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Behind Her Back

As a member of Slate Plus, you‘re reading this Slate story before anyone else can! This story is exclusive to Slate Plus members until Thursday morning.

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Why Democrats Should Love the GOP Health Care Plan

If Graham-Cassidy is signed into law, it just might represent the death knell of today‘s GOP. Needless to say, that is not the message we‘re hearing from the Republican senators who back the legislation, who insist it instead represents the last, best chance for the party to fulfill its promise to repeal and replace Obamacare. If you‘ve promised voters something for long enough, they will surely punish you for failing to follow

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The Culture Gabfest ‘Live From Toronto‘ Edition

Listen to Culture Gabfest No. 470 with Stephen Metcalf, Dana Stevens, and Julia Turner with the audio player below.

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BFFs

Some mysteries are so intractable that each generation of readers has to discover them anew. To many enthusiastic reviewers, the success of Elena Ferrante‘s Neapolitan quartet is finally giving the potent and perilous female friendship the literary attention it deserves. That sequence of four novels begins with the 1950s girlhood of Elena and Lila and ends with Lila‘s disappearance in her 60s, just at the moment when Elena at last fee

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War and Cheese

When Russia banned imports of the Western cheeses he loved,Oleg Sirota knew immediately what he had to do. No question. He would become a cheesemaker.

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The Lay of the Land

Slate Plus members get access to the awesome American Values Club crossword, edited by Ben Tausig. This week‘s puzzle is rated 3/5.

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Dear Prudence: The ‘Sunk Cost‘ Edition

Writer and commentator Lindy West joins Prudence to encourage Thelma and Louisestyle road trips for jilted lovers and discourage kicking people out of wedding parties. Then, your letters: My boyfriend period-shames me. My fianc has been postponing our marriage for five years. Does it still count as rape if I didn‘t explicitly say ‘no‘? Should I tell my sister-in-law that her kids‘ grandpa is a convicted sex offender? And f

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The Futurism Industry‘s Blind Spot

The philosopher Fredric Jameson once wrote that ‘it is easier to imagine the end of the world than to imagine the end of capitalism.‘ Indeed, the U.S. political spectrum seems to range from unbridled libertarian dreams and Silicon Valley techno-utopianism at one pole to Nordic-style social democracy at the other. As we fret over the future, we worry about rising sea levels and robotic job-snatchers, but the economic and political supr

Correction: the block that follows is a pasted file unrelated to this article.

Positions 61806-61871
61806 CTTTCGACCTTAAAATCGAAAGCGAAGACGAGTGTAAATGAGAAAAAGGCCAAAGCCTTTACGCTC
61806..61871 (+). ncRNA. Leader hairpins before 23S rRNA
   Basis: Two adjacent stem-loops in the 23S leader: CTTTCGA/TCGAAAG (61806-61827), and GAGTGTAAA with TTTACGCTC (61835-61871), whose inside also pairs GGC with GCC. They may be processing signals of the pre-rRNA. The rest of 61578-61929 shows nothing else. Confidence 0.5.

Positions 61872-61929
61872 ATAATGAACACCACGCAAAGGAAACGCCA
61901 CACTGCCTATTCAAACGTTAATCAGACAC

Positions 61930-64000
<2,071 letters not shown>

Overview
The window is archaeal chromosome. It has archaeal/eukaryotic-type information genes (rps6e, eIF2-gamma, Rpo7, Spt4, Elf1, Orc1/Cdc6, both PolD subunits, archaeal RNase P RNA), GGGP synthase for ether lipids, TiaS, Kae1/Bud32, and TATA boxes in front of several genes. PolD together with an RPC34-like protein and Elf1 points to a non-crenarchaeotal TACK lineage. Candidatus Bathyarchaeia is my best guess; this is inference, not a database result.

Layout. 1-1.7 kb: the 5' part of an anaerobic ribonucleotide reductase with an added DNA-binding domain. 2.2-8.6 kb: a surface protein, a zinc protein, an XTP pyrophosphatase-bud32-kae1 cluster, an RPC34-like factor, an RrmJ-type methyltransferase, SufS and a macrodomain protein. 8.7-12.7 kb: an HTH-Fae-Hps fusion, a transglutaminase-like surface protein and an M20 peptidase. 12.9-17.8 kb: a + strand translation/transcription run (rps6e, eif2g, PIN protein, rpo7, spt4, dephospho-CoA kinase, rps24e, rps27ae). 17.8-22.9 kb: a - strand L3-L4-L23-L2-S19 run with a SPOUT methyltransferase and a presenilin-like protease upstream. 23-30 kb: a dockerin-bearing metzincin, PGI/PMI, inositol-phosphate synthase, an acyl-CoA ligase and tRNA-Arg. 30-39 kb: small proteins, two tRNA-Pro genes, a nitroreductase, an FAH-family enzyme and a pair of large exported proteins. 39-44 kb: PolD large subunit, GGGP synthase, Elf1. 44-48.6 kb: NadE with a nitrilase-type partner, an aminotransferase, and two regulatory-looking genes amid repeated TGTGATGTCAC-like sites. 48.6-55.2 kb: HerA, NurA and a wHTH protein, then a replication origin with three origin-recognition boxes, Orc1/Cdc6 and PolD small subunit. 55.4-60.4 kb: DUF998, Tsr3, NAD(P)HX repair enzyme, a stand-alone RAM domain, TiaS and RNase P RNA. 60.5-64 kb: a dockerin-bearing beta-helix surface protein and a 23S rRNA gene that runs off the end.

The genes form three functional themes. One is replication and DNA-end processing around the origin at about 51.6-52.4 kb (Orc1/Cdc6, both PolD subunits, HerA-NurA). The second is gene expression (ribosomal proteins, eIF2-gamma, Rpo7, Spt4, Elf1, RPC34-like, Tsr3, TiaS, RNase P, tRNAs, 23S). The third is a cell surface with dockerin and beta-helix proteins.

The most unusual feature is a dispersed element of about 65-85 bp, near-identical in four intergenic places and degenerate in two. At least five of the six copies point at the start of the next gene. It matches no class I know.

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What Sound Does an Iceberg Make When It Breaks Off the Ice Shelf?

On July 12, when one of the largest icebergs ever recorded broke away from Antarctica‘s Larsen C ice shelf and into the Weddell Sea, no one was around to hear it. But over the next two weeks in Chicago, tens of thousands of people will get to listen to what the calving might have sounded like, thanks to a public art installation that uses scientific data to reimagine the massive event. And it was massive. The iceberg, known technically as A

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Cornering Manafort

To listen to this episode of Trumpcast, use the player below:

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The Real Political Correctness

The ideology that put Donald Trump in the White House is one of victimhood as much as it‘s one of resentment. As a candidate for president, Donald Trump did more than attack presumed outsiders like Muslims and Hispanic immigrants; he also quenched a thirst for a large group of Americans indignant about what they have suffered at the hands of others. But these supporters weren‘t victims of any real oppression or exclusion-they saw them

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The Frat Doesn‘t Have Your Back

Listen to Episode 831 of Slate‘s The Gist:

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The Angle: Rocket Man Edition